LOS ANGELES — The United Methodist Church is expected to split into two separate denominations later this year. 

One will be “traditionalist methodist” and will continue to oppose same sex marriage and LGBTQ clergy, while the remaining portion would recognize both for the first time in the church’s history. 

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The move comes as church leaders hope to end a contentious impasse that's been going on for years within the nation's third largest religious denomination. 

For the last two years, worshippers Victor Self and Chris Fraley have been spending Sundays mornings with their daughters, Coco and Kiki, at Los Angeles First United Methodist Church. 

A pop-up chapel is erected each week in a parking lot in downtown Los Angeles and on the first Sunday of the New Year, part of the service was dedicated to honoring and renewing the unions of married LGBT couples like Self and and his husband Fraley. 

“I think it’s always good for people around the country and in Los aAgeles and everywhere to see families like ours and to have our relationship affirmed and reaffirmed," Self said. 

Both Self and Fraley were raised in Christian homes and have leaned on their faith throughout their 16-year relationship, especially during the challenges of creating their family.  

“Our faith got us through those times and I think it’s almost something we’re trying to pass on to our children so that they know there’s something greater than them out there," Self said.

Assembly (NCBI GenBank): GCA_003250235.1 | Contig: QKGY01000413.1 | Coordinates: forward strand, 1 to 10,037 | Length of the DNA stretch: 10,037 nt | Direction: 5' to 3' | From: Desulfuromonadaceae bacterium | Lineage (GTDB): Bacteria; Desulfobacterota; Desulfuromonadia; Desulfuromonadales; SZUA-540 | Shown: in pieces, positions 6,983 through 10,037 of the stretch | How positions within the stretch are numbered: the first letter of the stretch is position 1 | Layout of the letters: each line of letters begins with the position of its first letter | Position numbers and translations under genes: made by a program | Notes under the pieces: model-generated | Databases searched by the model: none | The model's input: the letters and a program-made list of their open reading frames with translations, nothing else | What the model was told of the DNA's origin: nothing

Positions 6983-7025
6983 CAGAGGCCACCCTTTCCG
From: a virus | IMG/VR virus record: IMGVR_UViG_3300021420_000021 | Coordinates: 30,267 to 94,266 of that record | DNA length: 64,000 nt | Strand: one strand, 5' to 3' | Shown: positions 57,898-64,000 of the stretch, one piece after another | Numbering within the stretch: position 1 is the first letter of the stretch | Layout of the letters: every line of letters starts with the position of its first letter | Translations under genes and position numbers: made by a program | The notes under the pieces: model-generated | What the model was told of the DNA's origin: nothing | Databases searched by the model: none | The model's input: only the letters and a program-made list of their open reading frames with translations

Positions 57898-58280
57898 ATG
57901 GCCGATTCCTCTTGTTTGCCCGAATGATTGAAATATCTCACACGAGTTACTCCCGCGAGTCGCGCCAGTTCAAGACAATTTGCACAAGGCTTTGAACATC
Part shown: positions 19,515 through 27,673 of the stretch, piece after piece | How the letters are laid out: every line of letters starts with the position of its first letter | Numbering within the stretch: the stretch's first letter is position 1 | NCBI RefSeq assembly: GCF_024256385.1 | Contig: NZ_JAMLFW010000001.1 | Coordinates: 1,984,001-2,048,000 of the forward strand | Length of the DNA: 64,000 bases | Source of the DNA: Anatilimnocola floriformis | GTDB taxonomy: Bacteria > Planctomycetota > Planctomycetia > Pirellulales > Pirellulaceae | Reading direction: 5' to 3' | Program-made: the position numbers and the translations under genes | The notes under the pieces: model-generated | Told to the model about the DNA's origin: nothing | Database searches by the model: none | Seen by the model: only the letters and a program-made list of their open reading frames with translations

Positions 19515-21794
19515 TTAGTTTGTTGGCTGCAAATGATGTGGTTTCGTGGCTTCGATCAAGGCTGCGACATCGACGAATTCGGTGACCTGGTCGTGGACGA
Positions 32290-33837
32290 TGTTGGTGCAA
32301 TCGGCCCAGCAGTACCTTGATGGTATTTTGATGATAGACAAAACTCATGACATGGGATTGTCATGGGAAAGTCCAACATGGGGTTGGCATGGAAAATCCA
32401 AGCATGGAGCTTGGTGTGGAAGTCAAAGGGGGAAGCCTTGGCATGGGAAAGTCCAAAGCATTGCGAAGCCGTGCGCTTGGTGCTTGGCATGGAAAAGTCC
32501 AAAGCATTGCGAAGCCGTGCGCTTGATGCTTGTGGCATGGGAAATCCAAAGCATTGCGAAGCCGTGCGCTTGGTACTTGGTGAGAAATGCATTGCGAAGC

The couples says their faith will also help them get through last week’s news of the expected schism within the church. They are heartbroken that at the core of the conflict is whether the church will officially accept same-sex marriage and LGBTQ clergy.   

“It was disappointing and then at the same time it gives us an opportunity to sort of detach with dignity," Self said. 

Reverand Mandy McDow, who has become a close friend of the couple, likens the expected church split to a painful but necessary divorce. 

“There are two parties that at one point loved each other very much, have a shared history and story, and yet are in a place where they cannot live together anymore," said Rev. McDow. 

She recognizes gay marriage in her congregation and wanted to honor couples like Self and Fraley through Sunday's New Year service, but also offered prayers for those who hold the church’s more traditionalist views and are unable to accept LGBTQ marriage or clergy. 

“What I have to do is give them the same grace I would want, which is to understand that they’re on their path. That God works in their lives in the same way God has worked in mine," said Rev. McDow. 

In Yorba Linda, one of Orange County’s most conservative communities, Reverand Brian long represents UMC's conservative view point.

“If a same sex couple were to say, ‘Pastor Brian we want to be married,’ although I wouldn’t do it, I believe my responsibility would be to say, "I won’t but here are other avenues where you could,'" said Rev. Long. 

Despite his stance on the controversial issue, Rev. Long welcomes LGBTQ worshippers at his chapel every Sunday. 

“I believe it to be a sin, but I don’t keep a checklist of people’s sins and it’s not my responsibility to check people’s morality," said Rev. Long. 

Until a final decision is made by UMC leaders this May, Self and Fraley say they will continue to practice their faith and pray for those who don’t share their beliefs. 

“Our relationships are as valid as any other relationships and places like this allow us to live that reality," Self said. 

A reality that allows them to walk in grace feeling accepted, regardless of church politics.